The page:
What Businesses Should Consider When Selecting A BYOD Policy

BYOD is on the rise and has become one of the most talked about topics in our customer meetings at the moment. This is because it offers users and businesses numerous advantages. When you implement a BYOD scheme, people look after their devices.

There’s obviously a much greater degree of personal ownership involved and employees take the time to maintain their gadgets. There’s also the cost savings generated by fewer hardware replacements.

BYOD also allows workers to pick the devices that best suit their roles. Work in Marketing? OK, use a Macbook. You’re a Sales Rep? Make the most of your tablet for taking meeting notes. This gives employees more direct involvement with IT in a positive sense as it reflects a proactive approach from IT departments, embracing consumerisation rather than working against it. IT in 2012 is about promoting flexibility and BYOD allows that.

But with all these benefits come serious challenges too. The main issue that people are going to worry about is security. Data leakage and the risk of malware are the obvious issues that spring to mind. That aside, there is some great Mobile Device Management software you can use which seriously mitigates the risk of this. Few people will deliberately steal corporate data, but there’s always a chance of leaving a tablet, laptop, phone etc in the back of a cab!

Organisations need to decide whether to fully embrace the BYOD ethos or restrict it ever so slightly. For example, are you going to allow android devices or just Apple? Some organisations suggest that Android’s open format makes it more susceptible to attacks.

Equally, where do you draw the line around management of devices? The parameters need to be clearly defined. If a device breaks, does IT fix it or is it a case of “take it to PC world”? Similarly if people have their own devices, there seems to be an increased impetus to work outside traditional hours. As a result of this, employees expect 24/7 support when they can’t log in on a Sunday afternoon.

There is a concern from some employees around mixing ‘business and pleasure’. Whilst the majority of employees seem keen to embrace BYOD, it must be noted that some will be happy to just logon to their work device at 9 and log off at 5:30. In this case, it becomes clear that you need to understand who should be included in any BYOD pilot. For example, you wouldn’t necessarily want task workers in a call centre working off ipad’s, but you may want your pre-sales team to have that degree of flexibility.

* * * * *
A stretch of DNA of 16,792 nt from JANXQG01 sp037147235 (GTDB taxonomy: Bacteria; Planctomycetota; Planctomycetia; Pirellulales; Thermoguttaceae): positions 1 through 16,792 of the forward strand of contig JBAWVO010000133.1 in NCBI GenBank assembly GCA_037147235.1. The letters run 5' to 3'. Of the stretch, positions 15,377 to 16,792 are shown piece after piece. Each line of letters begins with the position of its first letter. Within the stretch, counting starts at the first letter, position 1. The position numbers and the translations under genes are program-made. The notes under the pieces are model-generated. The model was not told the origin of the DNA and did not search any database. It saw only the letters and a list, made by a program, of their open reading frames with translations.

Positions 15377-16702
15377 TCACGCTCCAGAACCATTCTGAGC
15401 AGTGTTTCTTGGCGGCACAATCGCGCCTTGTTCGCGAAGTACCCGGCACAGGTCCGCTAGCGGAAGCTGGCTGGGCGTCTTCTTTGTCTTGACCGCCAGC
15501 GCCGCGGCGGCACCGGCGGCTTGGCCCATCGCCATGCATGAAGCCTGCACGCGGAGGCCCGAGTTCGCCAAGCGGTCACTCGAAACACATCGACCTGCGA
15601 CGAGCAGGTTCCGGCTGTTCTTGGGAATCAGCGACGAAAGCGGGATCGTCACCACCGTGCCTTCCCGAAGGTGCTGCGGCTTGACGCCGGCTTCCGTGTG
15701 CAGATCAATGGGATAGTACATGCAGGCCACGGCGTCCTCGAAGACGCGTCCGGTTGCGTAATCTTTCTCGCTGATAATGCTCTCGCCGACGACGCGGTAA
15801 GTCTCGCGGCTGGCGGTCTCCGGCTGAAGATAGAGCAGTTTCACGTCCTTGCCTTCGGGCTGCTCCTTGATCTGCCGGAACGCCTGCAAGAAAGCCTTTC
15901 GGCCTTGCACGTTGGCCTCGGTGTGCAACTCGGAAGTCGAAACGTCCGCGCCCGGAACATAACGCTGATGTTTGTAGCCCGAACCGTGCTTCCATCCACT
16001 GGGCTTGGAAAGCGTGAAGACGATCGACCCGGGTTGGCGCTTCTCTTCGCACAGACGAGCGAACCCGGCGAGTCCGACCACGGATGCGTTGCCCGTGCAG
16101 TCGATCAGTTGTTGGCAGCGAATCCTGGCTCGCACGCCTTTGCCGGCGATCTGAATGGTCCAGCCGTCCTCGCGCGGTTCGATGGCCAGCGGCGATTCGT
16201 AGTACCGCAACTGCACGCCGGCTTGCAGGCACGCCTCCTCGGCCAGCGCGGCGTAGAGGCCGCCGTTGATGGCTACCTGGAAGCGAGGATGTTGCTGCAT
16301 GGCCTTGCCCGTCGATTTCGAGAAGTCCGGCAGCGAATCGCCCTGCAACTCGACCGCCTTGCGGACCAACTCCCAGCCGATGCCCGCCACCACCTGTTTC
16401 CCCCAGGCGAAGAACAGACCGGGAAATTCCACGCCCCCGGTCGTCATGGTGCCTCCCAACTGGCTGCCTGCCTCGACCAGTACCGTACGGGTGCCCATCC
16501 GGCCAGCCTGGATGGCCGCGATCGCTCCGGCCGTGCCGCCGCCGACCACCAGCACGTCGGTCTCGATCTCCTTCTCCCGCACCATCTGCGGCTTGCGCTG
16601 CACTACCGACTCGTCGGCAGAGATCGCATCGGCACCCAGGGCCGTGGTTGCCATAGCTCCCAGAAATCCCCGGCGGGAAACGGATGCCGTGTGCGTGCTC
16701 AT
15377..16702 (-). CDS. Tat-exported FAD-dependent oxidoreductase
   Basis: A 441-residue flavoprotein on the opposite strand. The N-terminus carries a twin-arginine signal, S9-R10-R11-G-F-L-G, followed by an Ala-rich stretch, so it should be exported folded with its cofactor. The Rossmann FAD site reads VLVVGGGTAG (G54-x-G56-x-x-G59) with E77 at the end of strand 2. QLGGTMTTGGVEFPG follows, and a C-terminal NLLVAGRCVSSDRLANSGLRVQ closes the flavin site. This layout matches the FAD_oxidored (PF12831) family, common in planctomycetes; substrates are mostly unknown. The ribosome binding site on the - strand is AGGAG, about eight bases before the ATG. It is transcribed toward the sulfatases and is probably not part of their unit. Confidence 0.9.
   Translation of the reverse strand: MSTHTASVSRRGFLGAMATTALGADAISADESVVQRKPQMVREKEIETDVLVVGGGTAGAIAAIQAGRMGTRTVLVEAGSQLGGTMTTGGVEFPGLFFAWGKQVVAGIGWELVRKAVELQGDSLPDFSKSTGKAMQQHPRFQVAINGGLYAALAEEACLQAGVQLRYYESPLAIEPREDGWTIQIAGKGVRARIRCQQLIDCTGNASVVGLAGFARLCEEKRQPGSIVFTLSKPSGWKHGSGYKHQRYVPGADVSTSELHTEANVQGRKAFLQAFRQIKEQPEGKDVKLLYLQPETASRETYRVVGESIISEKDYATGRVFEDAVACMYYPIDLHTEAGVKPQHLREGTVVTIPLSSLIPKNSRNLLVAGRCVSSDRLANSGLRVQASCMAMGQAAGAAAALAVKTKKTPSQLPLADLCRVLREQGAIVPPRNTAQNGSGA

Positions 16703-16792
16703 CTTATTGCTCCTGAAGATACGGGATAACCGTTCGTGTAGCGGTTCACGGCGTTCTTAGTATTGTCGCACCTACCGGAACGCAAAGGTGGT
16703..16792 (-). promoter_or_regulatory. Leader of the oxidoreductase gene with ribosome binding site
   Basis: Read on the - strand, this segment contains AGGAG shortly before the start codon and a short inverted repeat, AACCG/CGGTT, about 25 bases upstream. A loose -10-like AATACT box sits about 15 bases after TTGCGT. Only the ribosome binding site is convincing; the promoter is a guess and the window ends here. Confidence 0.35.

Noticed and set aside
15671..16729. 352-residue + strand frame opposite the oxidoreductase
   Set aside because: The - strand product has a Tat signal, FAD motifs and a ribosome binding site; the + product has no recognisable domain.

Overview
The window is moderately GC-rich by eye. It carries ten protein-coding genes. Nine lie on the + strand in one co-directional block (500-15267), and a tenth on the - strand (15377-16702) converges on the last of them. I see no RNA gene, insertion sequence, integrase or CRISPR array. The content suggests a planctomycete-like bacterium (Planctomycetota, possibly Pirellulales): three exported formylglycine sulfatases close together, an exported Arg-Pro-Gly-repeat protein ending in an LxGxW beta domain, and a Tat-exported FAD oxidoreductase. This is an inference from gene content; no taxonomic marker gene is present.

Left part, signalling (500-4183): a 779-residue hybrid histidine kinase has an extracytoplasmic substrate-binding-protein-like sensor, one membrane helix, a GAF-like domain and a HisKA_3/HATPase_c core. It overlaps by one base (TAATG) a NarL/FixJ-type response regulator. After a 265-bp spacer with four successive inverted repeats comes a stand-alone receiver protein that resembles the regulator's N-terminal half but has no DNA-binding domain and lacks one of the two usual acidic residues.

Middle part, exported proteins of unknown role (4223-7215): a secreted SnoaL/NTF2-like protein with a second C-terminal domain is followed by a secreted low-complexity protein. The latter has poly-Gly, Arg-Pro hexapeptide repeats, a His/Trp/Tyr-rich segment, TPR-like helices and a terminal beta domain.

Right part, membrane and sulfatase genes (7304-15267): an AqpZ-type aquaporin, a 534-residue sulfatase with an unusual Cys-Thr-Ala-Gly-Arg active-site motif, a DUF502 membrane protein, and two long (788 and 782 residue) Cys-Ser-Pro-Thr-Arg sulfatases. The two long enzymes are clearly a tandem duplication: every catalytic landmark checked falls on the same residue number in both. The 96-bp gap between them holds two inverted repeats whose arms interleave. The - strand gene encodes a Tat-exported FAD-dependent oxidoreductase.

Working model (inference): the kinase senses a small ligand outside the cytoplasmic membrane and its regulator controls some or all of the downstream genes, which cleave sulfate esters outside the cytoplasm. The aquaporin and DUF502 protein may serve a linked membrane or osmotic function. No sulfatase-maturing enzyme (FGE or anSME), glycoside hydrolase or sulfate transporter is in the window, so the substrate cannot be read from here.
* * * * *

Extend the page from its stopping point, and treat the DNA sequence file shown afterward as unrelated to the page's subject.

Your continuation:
Having some type of strategy, even if it’s relatively vague, is essential. Otherwise you’re going to start running into all sorts of issues. Worryingly, recent research is suggesting that two thirds of organisations don’t have any strategy in place.

When sitting down and considering BYOD, you really need to think about what you want to achieve. How’s it going to help your organisation, make life easier for IT and give the user a better experience? Guidelines and expectations need to be set, as well as a degree of accountability. BYOD is a change in mentality. Not just from the user’s perspective, but also the IT hierarchy in an organisation.

I think it’s safe to say that a good Mobile Device Management software is a pre-requisite. I would have serious reservations about a company even considering BYOD without any type of Mobile Management security tool. It’s important to remember that people now understand IT and how it can work for them. It’s no longer the preserve of the gadget loving geek. Explain to users the importance of security whilst embracing the clear benefits of BYOD.

In terms of addressing concerns and helping make the transition to BYOD, where resellers can help is in formulating a realistic strategy and framework with their clients. From the customers and resellers perspective it’s crucial to understand whether BYOD is achievable, necessary and scalable.

Resellers need to help customers understand what their workforce looks like, manage expectations and create guidelines around usage. There are risks around BYOD so resellers need to weigh up the pros and cons for each specific customer. From the customers point of view, work with a reputable partner who understands the landscape and has been here before.

Jonathan Hunt is Business Development Director for Point to Point and has been with the company for ten years, having previously worked for distributor Qudis, which has since changed name to Interchange. Four years ago Jon created Point to Point’s Strategy Formation Service, identifying a need for the company to move away from a sales motivated customer conversation to take a more consultative approach. The SFS approach is now central to the Point to Point customer engagement process and has a proven track record in delivering a number of large scale implementations with long term engagements across EMEA with up to 10,000 seats. Jon has a BA Hons in English Literature from Reading University.